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Humanize package design

There’s an amazing opportunity for innovation when it comes to packaging design today.

But it takes risk and a willingness to push outside category norms and status quo. Sadly, however, few brands take design innovation seriously. Too many spend an exorbitant amount of time and money being evolutionary when revolutionary is what’s called for.

Nowhere is this more true than where millennials are concerned. CPG companies are by and large adept enough when it comes to engaging millennials on social media. But few have examined how their packaging design speaks to this demographic. It’s not enough to simply have a brand presence. Brands must be humanized by their packaging design. Brand owners should strive for a look that is relevant to millennials, a look with personality that shines through and says “This is the brand of the future.”

The humanization of packaging design can manifest itself on any level. Typography, imagery, shape, scale, structure—all play a role in this regard. Handcrafted elements such as cut paper, typography that is balanced in scale with the layout, illustration styles that have a hand-rendered style, line-art, or woodcut style are among the ways in which packaging design can feel genuine and relevant.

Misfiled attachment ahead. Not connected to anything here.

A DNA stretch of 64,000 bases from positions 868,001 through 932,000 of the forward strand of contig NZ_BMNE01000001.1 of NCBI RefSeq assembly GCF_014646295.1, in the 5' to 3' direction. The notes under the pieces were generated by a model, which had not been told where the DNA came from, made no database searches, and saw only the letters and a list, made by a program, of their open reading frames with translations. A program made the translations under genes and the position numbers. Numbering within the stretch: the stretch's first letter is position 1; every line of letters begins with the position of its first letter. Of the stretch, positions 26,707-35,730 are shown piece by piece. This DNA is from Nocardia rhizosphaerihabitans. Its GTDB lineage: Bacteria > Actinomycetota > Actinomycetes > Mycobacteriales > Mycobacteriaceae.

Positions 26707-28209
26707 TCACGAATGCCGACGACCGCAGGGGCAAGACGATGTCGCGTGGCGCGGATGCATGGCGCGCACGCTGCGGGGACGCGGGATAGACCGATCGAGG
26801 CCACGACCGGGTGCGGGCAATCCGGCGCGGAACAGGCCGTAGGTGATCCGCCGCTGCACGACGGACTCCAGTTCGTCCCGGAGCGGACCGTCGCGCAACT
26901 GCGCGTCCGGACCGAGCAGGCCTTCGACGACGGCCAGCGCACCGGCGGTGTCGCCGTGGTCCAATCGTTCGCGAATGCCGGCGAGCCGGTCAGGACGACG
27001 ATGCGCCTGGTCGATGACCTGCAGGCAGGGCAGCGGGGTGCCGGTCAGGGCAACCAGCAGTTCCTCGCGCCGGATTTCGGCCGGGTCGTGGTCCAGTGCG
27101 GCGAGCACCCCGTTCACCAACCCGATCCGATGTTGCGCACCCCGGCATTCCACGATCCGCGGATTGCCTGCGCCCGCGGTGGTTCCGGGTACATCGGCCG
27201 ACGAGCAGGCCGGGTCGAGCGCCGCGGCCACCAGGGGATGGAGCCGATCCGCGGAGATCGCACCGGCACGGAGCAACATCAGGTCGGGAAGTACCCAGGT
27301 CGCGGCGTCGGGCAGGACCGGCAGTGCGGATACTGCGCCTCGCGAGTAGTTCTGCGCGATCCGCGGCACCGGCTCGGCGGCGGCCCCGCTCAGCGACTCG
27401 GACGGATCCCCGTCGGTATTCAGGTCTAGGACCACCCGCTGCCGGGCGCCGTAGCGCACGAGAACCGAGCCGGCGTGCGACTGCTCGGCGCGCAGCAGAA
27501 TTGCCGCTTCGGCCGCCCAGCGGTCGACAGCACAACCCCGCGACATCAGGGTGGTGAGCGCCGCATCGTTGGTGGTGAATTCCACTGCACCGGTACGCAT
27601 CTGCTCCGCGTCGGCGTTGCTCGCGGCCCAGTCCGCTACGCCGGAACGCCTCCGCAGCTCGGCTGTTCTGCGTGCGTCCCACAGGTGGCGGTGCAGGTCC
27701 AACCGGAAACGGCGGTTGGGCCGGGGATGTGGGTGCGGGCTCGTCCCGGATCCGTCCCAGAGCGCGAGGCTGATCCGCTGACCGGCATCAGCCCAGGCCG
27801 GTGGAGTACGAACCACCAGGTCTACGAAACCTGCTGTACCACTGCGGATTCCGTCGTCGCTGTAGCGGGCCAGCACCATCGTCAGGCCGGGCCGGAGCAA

In this world of humanized design, it’s ok to be less sophisticated, perhaps even a bit untidy. It’s ok for the primary display panel not to scream the brand name or have lots of bells and whistles in terms of design techniques. That’s not to say it’s all about simplicity and nothing else counts. Rather, it’s about being real.

Whether it’s millennials or others, the point is that package design works better when it’s humanized. For examples look at Beech-Nut’s 100% natural baby food in custom glass jars. Designed by Bluedog Design, this approach lets the fresh product recipes speak for themselves. The typography and the glass jar itself have a clean, natural simplicity and a human scale, so that the fresh and homemade product shines through with personality.

Or how about Vlasic Farmer’s Garden brand pickles in what looks like a mason jar? Look at the deckled label, where the edges are feathered as opposed to cut cleanly. Once again, simplicity rules, and the package design lets the contents be the focal point of the entire execution.

Other examples include Campbell’s Skillet Sauces, where a chalkboard design made popular by restaurant menu boards brings across the personality of the brand. Or look at Doritos Jacked, which comes across as a simple foil bag with a computer-generated label slapped on.

By bringing a humanized approach to package design that interacts and engages consumers, you bring a trust factor into the picture that consumers respond to. Remember, leveraging social media is fine. But it’s not enough for a brand to have its own Pinterest page. It must also have an authentic story to tell and a visually compelling way to tell it.

Marianne R. Klimchuk is ( is Associate Chairperson, Associate Professor, Packaging Design Dept., Fashion Institute of Technology.

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